Both the Jazz and the Heat came into Wednesday’s game at Vivint Smart Smart Arena playing their third game in four nights. And their fourth game in six nights. Both were missing key players. Oh, and they had identical records, too.

Everything on paper indicated it ought to be a close matchup — and for most of the night, it was.

Right up until Donovan Mitchell and Jordan Clarkson did their thing again.

The high-scoring guards’ latest big efforts sparked Utah to a second-half comeback and its fourth consecutive victory, 116-101.

Mitchell finished with 26 points, five rebounds and four assists, while Clarkson added 21 points (on 8-for-12 shooting), four rebounds and three assists.

Behind their second-half explosion, the Jazz now enter the All-Star break with a 36-18 record.

Naturally, given the 69-point second-half explosion, coach Quin Snyder wanted to focus on the other side of the ball.

“What I liked was our defense,” Snyder said. “When we can defend, we can get out [on the run], and that gives you great rhythm.”

Mitchell got the comeback officially rolling, turning the tide by getting to the hoop over and over again in the third quarter.

Utah was trailing but lingering for most of the game, when Mitchell’s energetic effort sparked a 10-2 run to finally enable the Jazz to surge ahead 75-69 with 2:34 left in the period.

“Aggressive for Donovan means attacking the rim,” Snyder said. “That doesn’t always mean just putting your head down and going. … Usually if you continue to play the right way, things work out for you.”

In the fourth, Clarkson took his turn.

With the Heat threatening to close the gap, the sixth man hit a sequence of shots that perpetually kept the game just out of reach.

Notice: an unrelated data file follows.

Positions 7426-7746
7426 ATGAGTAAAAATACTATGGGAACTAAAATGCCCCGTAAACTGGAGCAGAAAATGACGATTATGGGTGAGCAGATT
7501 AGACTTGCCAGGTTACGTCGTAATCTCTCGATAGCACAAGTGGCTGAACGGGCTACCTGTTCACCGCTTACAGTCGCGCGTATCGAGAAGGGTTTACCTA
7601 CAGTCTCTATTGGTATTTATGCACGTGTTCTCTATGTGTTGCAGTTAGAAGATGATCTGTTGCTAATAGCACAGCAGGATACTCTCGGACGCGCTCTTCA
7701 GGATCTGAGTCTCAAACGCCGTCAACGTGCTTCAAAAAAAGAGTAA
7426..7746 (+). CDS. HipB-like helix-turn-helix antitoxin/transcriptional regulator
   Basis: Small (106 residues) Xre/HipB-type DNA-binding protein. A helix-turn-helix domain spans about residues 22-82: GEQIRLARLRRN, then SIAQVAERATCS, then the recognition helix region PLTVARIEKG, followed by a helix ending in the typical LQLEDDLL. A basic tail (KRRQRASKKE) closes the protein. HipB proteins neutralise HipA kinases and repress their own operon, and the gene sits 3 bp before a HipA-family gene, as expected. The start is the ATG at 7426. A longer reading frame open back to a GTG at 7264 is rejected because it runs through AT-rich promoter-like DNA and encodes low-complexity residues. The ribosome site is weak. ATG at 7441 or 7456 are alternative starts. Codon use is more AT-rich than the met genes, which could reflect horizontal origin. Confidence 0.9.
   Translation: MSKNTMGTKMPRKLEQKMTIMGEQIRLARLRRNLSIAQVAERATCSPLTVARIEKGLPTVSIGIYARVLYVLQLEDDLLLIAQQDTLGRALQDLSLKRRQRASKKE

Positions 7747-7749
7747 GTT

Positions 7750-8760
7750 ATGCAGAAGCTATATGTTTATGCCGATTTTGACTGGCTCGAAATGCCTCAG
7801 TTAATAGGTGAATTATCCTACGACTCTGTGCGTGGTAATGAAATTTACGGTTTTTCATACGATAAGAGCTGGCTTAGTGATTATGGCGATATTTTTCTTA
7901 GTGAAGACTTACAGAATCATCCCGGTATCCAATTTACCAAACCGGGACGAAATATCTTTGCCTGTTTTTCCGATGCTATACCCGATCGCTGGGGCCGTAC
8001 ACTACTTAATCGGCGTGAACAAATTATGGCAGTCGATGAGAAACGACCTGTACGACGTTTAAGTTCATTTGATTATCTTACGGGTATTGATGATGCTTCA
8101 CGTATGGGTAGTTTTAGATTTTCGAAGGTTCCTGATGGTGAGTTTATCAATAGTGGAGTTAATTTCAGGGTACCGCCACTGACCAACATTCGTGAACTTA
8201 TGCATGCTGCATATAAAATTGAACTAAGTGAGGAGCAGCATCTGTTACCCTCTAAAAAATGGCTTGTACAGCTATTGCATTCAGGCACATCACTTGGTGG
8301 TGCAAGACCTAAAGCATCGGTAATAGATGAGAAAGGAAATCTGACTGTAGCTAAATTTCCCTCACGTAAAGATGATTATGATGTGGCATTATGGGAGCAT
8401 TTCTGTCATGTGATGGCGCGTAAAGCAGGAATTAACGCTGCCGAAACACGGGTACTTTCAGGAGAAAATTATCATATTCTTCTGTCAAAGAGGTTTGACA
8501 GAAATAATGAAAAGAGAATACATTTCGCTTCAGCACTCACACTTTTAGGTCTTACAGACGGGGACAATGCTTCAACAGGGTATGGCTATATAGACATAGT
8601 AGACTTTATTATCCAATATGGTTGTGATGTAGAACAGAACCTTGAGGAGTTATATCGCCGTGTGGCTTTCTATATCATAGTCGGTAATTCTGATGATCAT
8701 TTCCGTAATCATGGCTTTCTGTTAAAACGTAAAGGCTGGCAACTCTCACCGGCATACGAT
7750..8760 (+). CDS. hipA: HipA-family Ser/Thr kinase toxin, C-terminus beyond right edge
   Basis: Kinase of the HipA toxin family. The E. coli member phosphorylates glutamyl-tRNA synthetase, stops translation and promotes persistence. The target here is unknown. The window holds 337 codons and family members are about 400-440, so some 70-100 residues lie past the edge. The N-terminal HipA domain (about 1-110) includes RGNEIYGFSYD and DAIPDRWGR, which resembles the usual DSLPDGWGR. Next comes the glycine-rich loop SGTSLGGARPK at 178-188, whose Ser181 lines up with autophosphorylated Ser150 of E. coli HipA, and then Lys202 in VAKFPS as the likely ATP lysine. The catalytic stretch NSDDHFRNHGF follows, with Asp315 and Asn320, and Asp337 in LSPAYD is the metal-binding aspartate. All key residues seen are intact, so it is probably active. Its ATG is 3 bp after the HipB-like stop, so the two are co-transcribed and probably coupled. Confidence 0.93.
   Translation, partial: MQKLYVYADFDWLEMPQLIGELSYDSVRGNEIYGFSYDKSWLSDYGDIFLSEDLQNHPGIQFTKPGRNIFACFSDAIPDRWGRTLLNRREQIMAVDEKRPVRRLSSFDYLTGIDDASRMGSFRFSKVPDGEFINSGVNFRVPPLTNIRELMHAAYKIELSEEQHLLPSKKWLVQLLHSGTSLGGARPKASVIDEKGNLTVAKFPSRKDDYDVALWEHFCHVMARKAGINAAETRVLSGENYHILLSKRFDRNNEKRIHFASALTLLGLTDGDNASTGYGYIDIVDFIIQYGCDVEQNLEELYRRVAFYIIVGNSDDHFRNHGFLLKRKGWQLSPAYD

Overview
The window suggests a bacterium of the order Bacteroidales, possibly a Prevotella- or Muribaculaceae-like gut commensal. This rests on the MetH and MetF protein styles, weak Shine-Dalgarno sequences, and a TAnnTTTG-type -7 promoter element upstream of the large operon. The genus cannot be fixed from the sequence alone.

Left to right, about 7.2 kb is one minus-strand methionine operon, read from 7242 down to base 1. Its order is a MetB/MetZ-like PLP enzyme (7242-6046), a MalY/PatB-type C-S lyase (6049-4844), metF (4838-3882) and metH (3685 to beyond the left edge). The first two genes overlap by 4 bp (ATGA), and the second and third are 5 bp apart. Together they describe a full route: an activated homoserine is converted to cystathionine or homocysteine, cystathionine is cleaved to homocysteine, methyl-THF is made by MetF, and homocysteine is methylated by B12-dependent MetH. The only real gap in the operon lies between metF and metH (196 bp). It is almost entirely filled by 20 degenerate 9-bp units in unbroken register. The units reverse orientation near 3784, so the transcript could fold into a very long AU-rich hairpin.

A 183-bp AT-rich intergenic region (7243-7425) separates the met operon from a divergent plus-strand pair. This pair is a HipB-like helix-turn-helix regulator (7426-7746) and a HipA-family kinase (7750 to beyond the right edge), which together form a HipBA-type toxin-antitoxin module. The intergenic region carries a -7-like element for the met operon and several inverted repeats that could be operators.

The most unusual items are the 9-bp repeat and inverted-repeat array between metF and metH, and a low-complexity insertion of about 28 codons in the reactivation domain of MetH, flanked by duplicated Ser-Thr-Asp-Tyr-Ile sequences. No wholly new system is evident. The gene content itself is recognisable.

From there, the team’s 3-point shooting sealed the deal.

Though Utah came into the game leading the NBA in 3-point percentage, Miami came in holding opponents to the lowest conversion rate in the league. Something had to give, and through the first three quarters, it was advantage Heat, as Utah made just 7 of its first 25 attempts.

That all changed in the final quarter, however, when Utah made 7 of 11 tries to balloon the lead to 15 and effectively put the game away.

In a 2 1/2-minute span deep in the fourth, one trey from Mitchell and two more from Bojan Bogdanovic turned a seven-point Utah advantage into a 15-point lead.

The Jazz finished 14 of 36 from deep for the game.

Mitchell’s All-Star Game compatriot, Rudy Gobert, had another big line — finishing with 16 points, 20 rebounds and two blocks. Bogdanovic, meanwhile, posted one of his most well-rounded lines of the season, finishing with 22 points, seven rebounds and four assists.

That slow start was largely attributable to Utah’s early turnover troubles — the team had five in the opening minutes and nine by halftime — which led to 14 Heat points. They finished with just 15 for the game, though, taking care to take better care of the ball after the break.

So, what changed?

“I told them not to turn the ball over anymore — turnovers are bad,” Snyder quipped afterward. “… You’ve gotta work to deliver the ball and improve your spacing. The way we play entails a lot of precision. … I think our guys have done a better job of recognizing where the turnovers are coming from. We want to remain aggressive.”